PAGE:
Tony was a small child when my parents were told he had an incurable kidney disease. The nature of this condition was such that Winter social activities were avoided, or very restricted, in fear he would get sick from common germs.
As Tony grew older he was often sad, and confused because he was unable to participate in many of the activities in our little community. Christmastime, especially, as the local fire department would hold their annual “meet Santa” event. Children would hand-deliver their Christmas lists to Santa at the local Fire Department and walk away with a bag full of holiday goodies, and a reassurance that Santa knew exactly what they wanted.
When Tony was three, Santa paid a memorable visit to our house, by way of a fire truck, complete with screaming sirens that could be heard all over town. What a thrill it was for him. Tony wanted so badly to see Santa, with a mix of shyness and uncertainty, he ran to the stairs where he peered through the railing with eyes as wide as saucers.
“Well young man come down and let me see you.” said Santa “I can see you.” replied Tony. Realizing Tony’s reluctance, Santa climbed the stairs where the two of them had a magical visit.
After their conversation Santa stood to leave. Tony eased down the stairs with a smile that lit the room. “You are a good boy!” Santa said, with a smile. Santa leaned over and gave Tony a snug, Santa kind of hug. “I will be watching you until I return on Christmas Eve, so be a good boy.”
After Santa left, Tony noticed an elf, The Elf, perched on a branch in our glistening, Christmas tree. “Mommy look, Santa left an Elf!” Tony squealed. “I think that Santa left him to watch over you until Christmas.” Mom responded.
When morning arrived, a note was found under the tree along with a little Christmas sock. The note instructed, that when children had a “good” day a surprise would be left inside the tiny stocking. To the contrary “bad” days meant there would be a dirty rock or an empty stocking.
The elf would move around the room watching over Tony. Elf might appear on top of the curtain, lamp, or pictures; moving throughout the night. This was exciting for Tony. While he never saw the elf move, he believed the elf spent his nights flying about the house, while everyone was sleeping.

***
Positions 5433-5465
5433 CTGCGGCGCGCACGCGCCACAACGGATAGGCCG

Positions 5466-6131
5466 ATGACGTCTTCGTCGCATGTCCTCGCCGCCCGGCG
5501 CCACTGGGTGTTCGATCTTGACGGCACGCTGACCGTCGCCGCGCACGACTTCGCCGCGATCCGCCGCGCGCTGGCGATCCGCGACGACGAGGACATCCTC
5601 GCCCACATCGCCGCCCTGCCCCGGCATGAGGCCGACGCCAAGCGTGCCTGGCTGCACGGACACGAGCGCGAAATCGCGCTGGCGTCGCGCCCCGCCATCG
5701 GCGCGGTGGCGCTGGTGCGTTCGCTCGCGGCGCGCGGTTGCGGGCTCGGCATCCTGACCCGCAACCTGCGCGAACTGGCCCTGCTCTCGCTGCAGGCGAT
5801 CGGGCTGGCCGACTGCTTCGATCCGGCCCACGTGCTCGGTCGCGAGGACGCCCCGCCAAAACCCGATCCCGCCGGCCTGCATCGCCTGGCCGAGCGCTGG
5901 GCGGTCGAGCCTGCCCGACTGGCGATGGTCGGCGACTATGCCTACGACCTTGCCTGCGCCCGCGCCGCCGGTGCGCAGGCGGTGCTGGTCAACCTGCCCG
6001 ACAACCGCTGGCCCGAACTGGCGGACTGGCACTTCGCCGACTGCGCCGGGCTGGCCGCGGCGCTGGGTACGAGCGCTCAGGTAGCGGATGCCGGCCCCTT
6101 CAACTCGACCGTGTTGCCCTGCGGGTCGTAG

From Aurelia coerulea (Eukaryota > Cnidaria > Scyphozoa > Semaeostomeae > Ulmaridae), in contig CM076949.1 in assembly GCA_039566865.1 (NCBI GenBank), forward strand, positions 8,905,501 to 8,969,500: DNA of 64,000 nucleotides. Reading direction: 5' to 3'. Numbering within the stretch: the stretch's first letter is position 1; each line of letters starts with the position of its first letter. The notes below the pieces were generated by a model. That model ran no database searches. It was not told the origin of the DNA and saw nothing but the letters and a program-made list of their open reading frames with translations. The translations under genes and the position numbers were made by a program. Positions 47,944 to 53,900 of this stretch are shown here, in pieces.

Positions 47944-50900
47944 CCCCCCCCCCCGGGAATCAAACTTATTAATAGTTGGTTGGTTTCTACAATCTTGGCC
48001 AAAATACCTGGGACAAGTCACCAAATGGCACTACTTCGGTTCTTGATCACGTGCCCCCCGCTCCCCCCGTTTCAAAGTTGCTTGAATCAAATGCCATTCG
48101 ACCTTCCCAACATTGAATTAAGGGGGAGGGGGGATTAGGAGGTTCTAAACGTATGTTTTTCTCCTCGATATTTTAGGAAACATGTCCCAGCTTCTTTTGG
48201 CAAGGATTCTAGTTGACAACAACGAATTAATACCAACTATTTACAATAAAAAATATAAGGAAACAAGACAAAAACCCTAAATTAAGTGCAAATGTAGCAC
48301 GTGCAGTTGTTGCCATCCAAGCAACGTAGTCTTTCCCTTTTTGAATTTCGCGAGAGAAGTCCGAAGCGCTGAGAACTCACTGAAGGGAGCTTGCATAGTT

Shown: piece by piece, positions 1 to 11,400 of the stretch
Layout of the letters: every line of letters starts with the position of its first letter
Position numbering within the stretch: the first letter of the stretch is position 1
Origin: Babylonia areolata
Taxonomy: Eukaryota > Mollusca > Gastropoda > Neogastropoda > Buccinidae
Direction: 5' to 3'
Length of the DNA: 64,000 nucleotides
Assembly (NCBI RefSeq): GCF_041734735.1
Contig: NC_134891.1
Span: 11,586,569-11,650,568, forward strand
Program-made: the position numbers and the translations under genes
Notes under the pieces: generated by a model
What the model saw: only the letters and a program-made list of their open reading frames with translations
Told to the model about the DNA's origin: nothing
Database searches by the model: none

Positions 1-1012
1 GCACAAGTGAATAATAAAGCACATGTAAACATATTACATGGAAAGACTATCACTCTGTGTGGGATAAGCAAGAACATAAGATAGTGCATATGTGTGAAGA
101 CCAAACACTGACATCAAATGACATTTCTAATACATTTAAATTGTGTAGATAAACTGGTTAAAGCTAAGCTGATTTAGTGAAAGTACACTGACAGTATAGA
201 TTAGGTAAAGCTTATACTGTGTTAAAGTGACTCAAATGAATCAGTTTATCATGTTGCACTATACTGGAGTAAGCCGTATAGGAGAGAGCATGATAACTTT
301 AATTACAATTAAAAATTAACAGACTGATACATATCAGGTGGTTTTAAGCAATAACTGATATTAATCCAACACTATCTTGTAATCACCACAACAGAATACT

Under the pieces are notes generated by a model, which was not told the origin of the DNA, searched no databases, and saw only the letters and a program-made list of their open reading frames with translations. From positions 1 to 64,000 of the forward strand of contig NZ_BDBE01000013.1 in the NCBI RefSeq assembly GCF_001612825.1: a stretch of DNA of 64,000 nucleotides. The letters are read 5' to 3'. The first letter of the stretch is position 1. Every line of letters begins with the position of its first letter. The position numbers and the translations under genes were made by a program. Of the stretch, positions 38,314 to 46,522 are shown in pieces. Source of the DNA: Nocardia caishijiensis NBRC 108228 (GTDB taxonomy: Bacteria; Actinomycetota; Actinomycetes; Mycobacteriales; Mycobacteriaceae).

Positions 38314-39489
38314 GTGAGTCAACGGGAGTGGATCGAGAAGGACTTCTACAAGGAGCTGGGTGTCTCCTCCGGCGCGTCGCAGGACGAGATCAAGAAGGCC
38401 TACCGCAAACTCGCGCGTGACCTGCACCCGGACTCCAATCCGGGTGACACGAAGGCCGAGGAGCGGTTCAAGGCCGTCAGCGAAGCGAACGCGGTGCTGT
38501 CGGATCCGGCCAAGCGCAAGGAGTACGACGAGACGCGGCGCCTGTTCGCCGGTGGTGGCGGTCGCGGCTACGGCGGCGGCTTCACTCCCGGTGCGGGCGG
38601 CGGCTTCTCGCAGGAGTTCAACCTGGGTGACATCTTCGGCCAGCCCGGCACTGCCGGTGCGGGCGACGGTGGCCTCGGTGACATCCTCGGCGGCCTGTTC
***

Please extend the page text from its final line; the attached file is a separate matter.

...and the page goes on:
Santa had given strict instruction, that Elf should never be touched, or he would disappear and would not return. If Santa’s instructions were followed, each year on Thanksgiving night Tony was to ring a jingle bell that was tied with a red ribbon, just before going to bed. That would beckon The Elf to return for another Christmas season.
Tony is no longer with us, as he passed away at the age of 13.
Elf has since been passed on to me, Tony’s little sister, then on to my little brother Josh. We’ve all enjoyed Elf’s annual visits for many years.
Once we were grown, with kids of our own, Elf was then passed on to Trey and Coty, my twins who would enjoy the magnificent wonders Elf would bring with him.
Today, while the boys no longer believe, he’s still very much a part of our holiday.
Each year we set Elf in our family tree and reflect on all the memories the one tiny little guy holds.
We’ve often created Elf Kits for close friends and family, complete in a decorative Christmas tin with a letter from Santa telling the tale of Elf. We include a letter to parents sharing details of how the Christmas magic works. There’s a jingle bell tied with a red ribbon; a small Christmas stocking (one for each child in the household) and of course Himself the Elf.
It’s been a lovely gift that we’ve been able to share with so many, and a tradition we’re proud to pass on. It’s our way of keeping a significant part of Tony alive in all of us and in some small way, sharing Tony with the world.
Whenever we could, we shared stories of Himself the Elf with classmates, friends and anyone who truly believes in all the magic the holiday season brings.
Additional Tip: This makes a great use for all that extra Halloween candy. I used to put up half the boys candy and use it as the “reward” that would be left in their little stockings when they’ve been good!
The story of our family tradition won Best Posting about Christmas on a Blog in 2005
If you would like to create your own Elf tradition – you can find similar products to mine on Amazon. Click on the images below for more detail:
If you do share this tradition with your own family, I’d love to hear your stories – please share them in the comments or by dropping me an email at gaylabaer AT gmail DOT com